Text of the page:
**Getting familiar with data**

In order to gain insights into your data, getting familiar with the data itself is critical. Moreover, with a good understanding of our data, we can identify a strategy to further processing and analysis. But before getting ahead of ourselves, let’s see some of the most common functions every Data Scientist should have under their belt.

**Practical Example – Toronto Housing Data**

To start off with, let’s assume I have a series of Toronto Housing price data since 2015. I would like to understand what details it contains before I can see if any further trends can be observed. We read in our data as a Panda Dataframe as per below:

```
import pandas as pd
# Import our housing data into Pandas
HousingData = pd.read_csv("MLS.csv")
```

**How many records do we have?** – **pandas.DataFrame.shape **

In our example, the data is organised in a table, much like what you would expect from an Excel file or database. By reviewing the shape of our data, we can learn how many columns and how many records we have.

```
#Finding the shape of our dataframe
HousingData.shape
```

`(4726, 17)`

Evidently our dataframe has 17 columns, and 4726 rows of data.

**What are the column headers?** – **pandas.DataFrame.columns**

Understanding that we have 17 columns, reviewing the column headers will give us more insights about our data. To do so we can use the below function.

```
HousingData.columns
```

```
Index(['Location', 'CompIndex', 'CompBenchmark', 'CompYoYChange',
'SFDetachIndex', 'SFDetachBenchmark', 'SFDetachYoYChange',
'SFAttachIndex', 'SFAttachBenchmark', 'SFAttachYoYChange',
'THouseIndex', 'THouseBenchmark', 'THouseYoYChange', 'ApartIndex',
'ApartBenchmark', 'ApartYoYChange', 'Date'],
dtype='object')
```

The 17 columns have a certain description that tells us what it contains. Some are more obvious like “Date”, whilst others are abbreviated “THouseBenchmark”. Without more description, it may be impossible to truly guess what it may mean. Fortunately we know THouse in this case is an abbreviation for Town House, but it may not be so clear in all cases.

**What does our data look like? – pandas.Dataframe.head / pandas.Dataframe.tail**

Looking at the first few rows or last few rows of our data can also tell us what our data looks like. We learn for instance how the data is represented? In addition, formats of numbers, dates, etc.

```
HousingData.head()
```

```
HousingData.tail()
```

**How is the data stored? – pandas.DataFrame.dtypes**

After checking some of our data, we can see some data are numeric and some are like text. Once we know how the data are stored, we will know how we can work with them.

```
HousingData.dtypes
```

```
Location object
CompIndex float64
CompBenchmark float64
CompYoYChange float64
SFDetachIndex float64
SFDetachBenchmark float64
SFDetachYoYChange float64
SFAttachIndex float64
SFAttachBenchmark float64
SFAttachYoYChange float64
THouseIndex float64
THouseBenchmark float64
THouseYoYChange float64
ApartIndex float64
ApartBenchmark float64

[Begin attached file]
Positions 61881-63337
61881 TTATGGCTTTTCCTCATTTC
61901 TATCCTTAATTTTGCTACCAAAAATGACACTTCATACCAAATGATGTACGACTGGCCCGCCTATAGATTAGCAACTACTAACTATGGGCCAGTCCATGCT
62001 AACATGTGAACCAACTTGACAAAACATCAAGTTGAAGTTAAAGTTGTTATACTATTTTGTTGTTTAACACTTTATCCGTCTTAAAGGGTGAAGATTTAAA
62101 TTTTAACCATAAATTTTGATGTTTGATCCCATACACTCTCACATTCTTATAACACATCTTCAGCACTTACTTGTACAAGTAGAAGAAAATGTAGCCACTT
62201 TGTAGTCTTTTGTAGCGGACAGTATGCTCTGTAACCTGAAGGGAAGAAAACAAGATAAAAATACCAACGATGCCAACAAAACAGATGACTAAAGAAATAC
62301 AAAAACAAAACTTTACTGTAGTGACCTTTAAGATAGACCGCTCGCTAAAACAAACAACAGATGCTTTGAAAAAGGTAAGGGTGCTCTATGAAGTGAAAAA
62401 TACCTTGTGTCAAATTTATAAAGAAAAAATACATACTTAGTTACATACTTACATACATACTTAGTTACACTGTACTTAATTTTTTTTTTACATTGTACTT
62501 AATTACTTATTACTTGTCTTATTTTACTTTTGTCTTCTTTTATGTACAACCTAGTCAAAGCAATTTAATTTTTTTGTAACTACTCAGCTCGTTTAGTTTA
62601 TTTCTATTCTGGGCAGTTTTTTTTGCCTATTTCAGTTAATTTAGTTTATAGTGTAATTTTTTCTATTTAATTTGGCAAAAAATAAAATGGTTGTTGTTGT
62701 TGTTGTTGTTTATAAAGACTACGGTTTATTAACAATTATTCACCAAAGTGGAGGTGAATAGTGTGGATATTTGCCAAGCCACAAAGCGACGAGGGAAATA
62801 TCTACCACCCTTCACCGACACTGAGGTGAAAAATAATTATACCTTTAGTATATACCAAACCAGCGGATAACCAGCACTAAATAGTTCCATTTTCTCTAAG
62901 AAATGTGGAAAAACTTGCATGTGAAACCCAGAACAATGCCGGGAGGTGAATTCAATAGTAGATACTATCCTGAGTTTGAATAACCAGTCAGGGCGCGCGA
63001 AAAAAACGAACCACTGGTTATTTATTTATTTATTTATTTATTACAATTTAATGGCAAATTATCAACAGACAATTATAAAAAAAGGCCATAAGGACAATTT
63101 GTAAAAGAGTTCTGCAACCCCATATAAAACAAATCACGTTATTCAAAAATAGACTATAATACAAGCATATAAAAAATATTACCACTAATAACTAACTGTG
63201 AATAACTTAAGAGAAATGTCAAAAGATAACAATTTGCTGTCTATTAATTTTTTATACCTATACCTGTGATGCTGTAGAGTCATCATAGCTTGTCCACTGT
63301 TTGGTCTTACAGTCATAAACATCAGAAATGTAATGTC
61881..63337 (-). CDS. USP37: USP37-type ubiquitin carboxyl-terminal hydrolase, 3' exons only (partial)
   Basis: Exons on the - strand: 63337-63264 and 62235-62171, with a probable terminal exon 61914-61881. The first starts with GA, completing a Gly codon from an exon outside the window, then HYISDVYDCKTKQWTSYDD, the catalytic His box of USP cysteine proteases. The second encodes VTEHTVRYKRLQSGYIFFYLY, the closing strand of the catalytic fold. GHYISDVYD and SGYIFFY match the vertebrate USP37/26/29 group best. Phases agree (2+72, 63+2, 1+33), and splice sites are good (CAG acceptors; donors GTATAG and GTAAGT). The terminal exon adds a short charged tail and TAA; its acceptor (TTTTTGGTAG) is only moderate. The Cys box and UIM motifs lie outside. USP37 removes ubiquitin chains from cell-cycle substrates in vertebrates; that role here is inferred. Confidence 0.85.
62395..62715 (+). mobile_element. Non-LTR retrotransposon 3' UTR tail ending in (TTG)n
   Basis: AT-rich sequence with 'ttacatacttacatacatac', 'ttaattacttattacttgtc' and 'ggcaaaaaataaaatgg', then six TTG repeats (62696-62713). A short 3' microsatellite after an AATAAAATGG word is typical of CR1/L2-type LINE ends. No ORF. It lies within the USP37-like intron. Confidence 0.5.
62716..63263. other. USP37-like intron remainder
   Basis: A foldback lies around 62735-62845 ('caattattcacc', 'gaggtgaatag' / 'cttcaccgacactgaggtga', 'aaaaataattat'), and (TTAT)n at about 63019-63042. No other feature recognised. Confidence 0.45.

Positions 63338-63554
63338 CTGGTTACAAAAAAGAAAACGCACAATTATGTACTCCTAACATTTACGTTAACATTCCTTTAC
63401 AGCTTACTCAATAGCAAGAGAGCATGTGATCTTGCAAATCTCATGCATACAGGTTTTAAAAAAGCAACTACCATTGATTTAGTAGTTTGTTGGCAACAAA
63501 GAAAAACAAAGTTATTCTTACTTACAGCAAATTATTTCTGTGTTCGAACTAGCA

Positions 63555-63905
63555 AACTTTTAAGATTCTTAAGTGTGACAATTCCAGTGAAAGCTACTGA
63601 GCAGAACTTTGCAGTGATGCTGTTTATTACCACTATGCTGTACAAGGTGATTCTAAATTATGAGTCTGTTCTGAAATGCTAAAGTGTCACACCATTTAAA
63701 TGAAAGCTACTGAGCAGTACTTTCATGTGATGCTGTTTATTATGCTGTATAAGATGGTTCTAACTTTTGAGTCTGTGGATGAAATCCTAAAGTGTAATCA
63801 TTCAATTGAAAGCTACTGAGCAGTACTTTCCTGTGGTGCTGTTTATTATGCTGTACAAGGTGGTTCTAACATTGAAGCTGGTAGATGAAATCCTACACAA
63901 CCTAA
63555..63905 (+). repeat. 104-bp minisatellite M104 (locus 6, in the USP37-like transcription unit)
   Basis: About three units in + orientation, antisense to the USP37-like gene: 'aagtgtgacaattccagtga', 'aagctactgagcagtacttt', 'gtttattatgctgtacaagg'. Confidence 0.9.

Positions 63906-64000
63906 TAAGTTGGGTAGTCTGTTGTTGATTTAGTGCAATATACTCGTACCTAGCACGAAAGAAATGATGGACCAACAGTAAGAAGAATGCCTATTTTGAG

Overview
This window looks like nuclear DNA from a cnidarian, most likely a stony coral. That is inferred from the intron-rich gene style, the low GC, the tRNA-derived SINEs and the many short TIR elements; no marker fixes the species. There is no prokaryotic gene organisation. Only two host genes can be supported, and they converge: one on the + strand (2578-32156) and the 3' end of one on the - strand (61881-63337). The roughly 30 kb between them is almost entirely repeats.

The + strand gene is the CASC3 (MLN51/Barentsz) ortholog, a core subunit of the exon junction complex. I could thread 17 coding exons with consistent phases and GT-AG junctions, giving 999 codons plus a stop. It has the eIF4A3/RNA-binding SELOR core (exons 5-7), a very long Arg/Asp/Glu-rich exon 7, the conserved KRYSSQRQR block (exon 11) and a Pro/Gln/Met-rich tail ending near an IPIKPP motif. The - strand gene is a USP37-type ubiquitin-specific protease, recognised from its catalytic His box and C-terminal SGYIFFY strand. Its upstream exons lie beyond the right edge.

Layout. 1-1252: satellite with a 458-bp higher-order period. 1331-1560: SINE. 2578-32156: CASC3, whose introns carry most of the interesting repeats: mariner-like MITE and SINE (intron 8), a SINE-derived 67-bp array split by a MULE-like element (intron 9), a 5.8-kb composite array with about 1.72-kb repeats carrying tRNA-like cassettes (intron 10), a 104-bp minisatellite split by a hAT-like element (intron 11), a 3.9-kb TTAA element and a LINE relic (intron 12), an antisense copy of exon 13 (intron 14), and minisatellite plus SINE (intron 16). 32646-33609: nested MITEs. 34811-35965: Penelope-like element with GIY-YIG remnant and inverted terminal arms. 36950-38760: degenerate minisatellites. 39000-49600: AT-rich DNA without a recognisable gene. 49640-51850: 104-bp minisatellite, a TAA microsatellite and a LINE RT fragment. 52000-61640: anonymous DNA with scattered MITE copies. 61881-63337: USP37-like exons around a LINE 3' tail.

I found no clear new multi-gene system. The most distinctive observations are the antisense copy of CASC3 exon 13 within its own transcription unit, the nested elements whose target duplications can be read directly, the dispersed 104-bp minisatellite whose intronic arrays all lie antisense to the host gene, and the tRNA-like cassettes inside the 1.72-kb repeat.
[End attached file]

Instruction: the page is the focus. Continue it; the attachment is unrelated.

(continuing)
ApartYoYChange float64
Date object
dtype: object
```

We can see the column “THouseIndex” is stored as a floating point number, for instance. Secondly, the “Date” and “Location” columns are stored as an object.

**Descriptive statistics of our dataset – pandas.DataFrame.describe**

On one hand, our data consists of many numerical values. On the other hand, we do not know more about these values. Undoubtedly, if only there was some way to get some statistical overview. For that reason, we can use the “describe” function to gain more insights.

```
HousingData.describe()
```

As shown above, the “describe” functions tell us some basic statistics such as the mean, count, max, or min values of each column. In brief, this becomes very handy. For instance, not all count values are the same. It is important to realise the count of “SFAttachindex” is less than for “SFDetachindex”. In fact, the “describe” function provides many useful statistics based on the type of data we have.

**Identify missing data – pandas.DataFrame.isna**

Missing data can easily affect how we process our dataset. For instance, you can imagine taking an average of a set of numbers can vary. Hence it is important to identify if we have any missing or null value data in our dataset.

```
HousingData.isna().sum()
```

```
Location 0
CompIndex 10
CompBenchmark 10
CompYoYChange 10
SFDetachIndex 10
SFDetachBenchmark 10
SFDetachYoYChange 11
SFAttachIndex 132
SFAttachBenchmark 132
SFAttachYoYChange 130
THouseIndex 1193
THouseBenchmark 1193
THouseYoYChange 1192
ApartIndex 1016
ApartBenchmark 1016
ApartYoYChange 1016
Date 0
dtype: int64
```

As shown above, although we had more than 4000 rows of data, most columns had some values missing. For instance “THouseIndex” had the most missing values. By comparison “Location” and “Date” did not have any missing values.

**Summary – Getting familiar with data**

In conclusion, we have gone over some of the most basic functions to understand our data and why getting familiar with data is so important. They are:

With these basic insights, we can find ways to clean or even correct our data before we start any analysis. Check out our articles for next steps: